The original wild plans included removing all Irish from the provinces of Leinster (to start with) and also the Scots from Ulster under pain of death and replacing them entirely with Protestant colonists not only from England, but also from as far away as New England,Bohemia(Czechs) and the Netherlands.

Moderation of radicalism

We know from the 20th century that such things are indeed possible – witness for instance the mass expulsion of Poles from the Ukraine and of Germans from what is now western Poland in 1945. In the 17th century, though such grandiose schemes were more difficult to pull off.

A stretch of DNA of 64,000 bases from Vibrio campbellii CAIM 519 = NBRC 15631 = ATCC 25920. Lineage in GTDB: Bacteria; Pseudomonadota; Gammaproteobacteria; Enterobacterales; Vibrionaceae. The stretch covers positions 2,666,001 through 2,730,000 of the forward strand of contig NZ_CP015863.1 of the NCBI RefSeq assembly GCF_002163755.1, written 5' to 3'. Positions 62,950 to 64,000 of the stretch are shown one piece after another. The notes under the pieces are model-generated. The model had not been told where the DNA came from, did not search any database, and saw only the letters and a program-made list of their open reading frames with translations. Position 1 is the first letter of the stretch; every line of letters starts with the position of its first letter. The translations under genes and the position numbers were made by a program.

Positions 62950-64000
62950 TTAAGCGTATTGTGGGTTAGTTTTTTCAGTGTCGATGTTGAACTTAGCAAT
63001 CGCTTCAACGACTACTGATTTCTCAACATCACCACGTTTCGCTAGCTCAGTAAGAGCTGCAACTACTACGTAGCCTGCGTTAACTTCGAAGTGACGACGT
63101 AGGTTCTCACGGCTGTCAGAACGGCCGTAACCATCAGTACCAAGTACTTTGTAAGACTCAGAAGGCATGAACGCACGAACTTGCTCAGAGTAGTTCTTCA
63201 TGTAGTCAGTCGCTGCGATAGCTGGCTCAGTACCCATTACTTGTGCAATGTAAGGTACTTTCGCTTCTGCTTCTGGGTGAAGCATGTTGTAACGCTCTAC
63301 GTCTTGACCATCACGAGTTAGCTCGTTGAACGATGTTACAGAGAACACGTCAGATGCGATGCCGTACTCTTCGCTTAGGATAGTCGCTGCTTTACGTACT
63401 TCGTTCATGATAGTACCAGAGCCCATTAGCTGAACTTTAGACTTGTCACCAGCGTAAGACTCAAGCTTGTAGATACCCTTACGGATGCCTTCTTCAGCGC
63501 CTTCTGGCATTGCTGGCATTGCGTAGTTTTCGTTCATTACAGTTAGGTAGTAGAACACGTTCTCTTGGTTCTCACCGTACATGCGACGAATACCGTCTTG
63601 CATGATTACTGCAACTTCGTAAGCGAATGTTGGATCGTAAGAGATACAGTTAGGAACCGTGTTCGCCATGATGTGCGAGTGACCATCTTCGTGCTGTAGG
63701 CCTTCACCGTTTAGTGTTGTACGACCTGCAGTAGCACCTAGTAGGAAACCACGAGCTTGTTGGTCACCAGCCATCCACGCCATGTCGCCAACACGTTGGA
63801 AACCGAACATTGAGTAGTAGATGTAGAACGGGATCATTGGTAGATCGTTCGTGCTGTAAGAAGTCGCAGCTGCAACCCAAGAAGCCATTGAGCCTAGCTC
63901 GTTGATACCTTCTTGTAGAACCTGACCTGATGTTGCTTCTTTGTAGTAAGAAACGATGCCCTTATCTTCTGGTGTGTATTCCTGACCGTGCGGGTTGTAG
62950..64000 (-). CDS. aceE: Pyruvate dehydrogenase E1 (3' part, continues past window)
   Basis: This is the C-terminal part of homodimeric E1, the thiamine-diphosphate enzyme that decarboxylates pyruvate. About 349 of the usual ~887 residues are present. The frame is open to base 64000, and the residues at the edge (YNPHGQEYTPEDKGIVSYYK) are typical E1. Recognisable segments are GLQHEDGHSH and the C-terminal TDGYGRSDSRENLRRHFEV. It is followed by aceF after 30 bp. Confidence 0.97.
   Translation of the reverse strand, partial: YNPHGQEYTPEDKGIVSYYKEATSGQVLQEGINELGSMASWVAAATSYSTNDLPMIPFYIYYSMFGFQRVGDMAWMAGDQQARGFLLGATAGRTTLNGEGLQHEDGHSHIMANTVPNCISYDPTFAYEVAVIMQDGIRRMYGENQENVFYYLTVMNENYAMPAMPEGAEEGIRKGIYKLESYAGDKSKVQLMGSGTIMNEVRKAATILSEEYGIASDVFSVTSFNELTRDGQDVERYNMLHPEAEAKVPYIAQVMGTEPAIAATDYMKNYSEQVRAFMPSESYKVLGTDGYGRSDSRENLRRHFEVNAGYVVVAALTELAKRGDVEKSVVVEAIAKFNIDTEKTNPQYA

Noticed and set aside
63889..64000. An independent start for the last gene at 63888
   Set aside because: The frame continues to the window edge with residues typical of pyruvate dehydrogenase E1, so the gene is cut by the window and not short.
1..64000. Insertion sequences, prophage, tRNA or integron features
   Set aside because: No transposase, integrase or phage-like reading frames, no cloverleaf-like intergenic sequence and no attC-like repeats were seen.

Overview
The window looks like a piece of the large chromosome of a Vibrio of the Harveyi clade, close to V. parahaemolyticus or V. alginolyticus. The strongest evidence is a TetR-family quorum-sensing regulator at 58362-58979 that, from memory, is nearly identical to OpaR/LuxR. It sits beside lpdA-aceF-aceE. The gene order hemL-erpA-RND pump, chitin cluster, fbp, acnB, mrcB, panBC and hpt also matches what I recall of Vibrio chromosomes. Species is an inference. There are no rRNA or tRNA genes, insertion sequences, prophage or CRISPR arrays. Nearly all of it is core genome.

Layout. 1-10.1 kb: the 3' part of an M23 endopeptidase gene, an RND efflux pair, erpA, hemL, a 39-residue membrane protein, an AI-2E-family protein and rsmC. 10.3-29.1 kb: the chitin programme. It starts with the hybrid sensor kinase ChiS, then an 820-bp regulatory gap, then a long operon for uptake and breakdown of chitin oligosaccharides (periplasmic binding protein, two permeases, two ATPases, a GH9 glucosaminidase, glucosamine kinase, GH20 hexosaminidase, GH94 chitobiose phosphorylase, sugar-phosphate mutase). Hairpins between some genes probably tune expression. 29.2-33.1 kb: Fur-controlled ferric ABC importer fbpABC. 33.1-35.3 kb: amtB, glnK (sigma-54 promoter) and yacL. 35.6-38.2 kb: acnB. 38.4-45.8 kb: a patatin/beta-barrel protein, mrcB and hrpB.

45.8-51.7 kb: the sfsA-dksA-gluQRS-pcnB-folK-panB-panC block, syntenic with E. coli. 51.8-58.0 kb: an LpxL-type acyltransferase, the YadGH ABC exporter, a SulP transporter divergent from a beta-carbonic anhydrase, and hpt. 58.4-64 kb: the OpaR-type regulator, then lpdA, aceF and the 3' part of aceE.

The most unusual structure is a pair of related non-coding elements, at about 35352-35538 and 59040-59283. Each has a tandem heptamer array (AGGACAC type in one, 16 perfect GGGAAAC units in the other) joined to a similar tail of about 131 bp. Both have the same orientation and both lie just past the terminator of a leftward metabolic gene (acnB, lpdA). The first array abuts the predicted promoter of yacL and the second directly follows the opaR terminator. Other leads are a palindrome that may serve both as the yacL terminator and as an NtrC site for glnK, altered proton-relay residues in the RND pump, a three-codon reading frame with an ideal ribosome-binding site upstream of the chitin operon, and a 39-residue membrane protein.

The economy, which here means simply the food supply, was very fragile and the ferocious guerrilla war between the Parliamentarians and the remaining Catholic forces in the early 1650s went a long way towards destroying it completely. Expelling tax-paying farmers and labourers from the north and east of the country at this time would have meant catastrophe for everyone in Ireland and the Parliamentarians knew it. So first the plans against the Ulster Scots were quietly dropped and in 1655, Cunningham tells us, the Act of Settlement was clarified to apply only to landowners.

Even on them, we learn, the full rigour of the intended settlement was only partially felt. Protestant Royalists were supposed to be expropriated but, following the example of the Earl of Cork, managed to get their penalty reduced to a fine, which further successful lobbying meant many did not pay.

Oliver Cromwell was moderating figure to whom Catholics appealed throughout the 1650s